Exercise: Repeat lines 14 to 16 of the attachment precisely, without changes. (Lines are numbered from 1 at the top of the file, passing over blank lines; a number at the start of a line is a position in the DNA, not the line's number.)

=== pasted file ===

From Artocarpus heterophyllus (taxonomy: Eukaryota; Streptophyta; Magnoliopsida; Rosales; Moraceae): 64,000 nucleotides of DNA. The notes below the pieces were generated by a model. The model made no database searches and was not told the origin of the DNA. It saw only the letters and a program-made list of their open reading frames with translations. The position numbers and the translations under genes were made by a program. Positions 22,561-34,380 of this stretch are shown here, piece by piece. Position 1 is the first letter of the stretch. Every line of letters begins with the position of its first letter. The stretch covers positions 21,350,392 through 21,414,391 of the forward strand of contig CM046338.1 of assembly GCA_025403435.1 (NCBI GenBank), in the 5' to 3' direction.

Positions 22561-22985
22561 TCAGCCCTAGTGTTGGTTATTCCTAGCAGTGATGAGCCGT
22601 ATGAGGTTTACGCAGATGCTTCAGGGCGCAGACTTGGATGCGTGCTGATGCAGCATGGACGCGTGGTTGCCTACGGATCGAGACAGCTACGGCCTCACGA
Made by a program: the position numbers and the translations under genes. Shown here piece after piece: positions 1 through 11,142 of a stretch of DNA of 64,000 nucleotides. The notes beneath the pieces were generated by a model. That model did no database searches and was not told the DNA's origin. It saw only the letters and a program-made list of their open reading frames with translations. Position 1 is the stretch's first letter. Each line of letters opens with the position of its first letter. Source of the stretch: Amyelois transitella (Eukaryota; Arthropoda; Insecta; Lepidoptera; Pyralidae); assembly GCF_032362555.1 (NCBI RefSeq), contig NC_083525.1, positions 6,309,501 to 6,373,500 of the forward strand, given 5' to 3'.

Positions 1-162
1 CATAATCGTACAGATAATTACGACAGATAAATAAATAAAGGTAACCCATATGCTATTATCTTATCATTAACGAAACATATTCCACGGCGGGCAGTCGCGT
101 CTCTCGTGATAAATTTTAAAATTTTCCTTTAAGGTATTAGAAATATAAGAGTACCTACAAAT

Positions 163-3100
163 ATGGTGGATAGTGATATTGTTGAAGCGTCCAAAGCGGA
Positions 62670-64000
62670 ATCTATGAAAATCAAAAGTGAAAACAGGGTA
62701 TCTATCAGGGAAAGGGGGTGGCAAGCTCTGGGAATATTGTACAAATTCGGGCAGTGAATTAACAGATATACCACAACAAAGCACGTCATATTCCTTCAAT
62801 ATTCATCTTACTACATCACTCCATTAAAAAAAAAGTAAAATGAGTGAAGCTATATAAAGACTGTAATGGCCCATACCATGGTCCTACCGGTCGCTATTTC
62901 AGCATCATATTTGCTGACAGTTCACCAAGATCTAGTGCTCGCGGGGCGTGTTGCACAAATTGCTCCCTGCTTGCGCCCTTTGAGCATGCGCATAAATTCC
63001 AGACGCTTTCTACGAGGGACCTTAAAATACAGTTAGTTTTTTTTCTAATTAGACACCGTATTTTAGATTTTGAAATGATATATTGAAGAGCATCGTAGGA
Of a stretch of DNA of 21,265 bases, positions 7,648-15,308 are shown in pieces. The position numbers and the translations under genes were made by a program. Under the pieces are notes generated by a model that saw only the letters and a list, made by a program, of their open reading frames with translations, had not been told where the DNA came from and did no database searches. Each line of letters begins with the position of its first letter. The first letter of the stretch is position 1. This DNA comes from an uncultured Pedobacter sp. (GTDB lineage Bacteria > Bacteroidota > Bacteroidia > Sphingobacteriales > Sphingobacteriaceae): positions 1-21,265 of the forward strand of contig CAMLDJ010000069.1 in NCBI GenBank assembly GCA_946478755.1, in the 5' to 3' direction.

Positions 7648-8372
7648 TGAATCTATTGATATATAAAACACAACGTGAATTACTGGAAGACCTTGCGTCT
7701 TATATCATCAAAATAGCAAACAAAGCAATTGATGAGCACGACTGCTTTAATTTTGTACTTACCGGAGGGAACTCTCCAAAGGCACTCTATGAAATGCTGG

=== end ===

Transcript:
62801 ATTCATCTTACTACATCACTCCATTAAAAAAAAAGTAAAATGAGTGAAGCTATATAAAGACTGTAATGGCCCATACCATGGTCCTACCGGTCGCTATTTC
62901 AGCATCATATTTGCTGACAGTTCACCAAGATCTAGTGCTCGCGGGGCGTGTTGCACAAATTGCTCCCTGCTTGCGCCCTTTGAGCATGCGCATAAATTCC
63001 AGACGCTTTCTACGAGGGACCTTAAAATACAGTTAGTTTTTTTTCTAATTAGACACCGTATTTTAGATTTTGAAATGATATATTGAAGAGCATCGTAGGA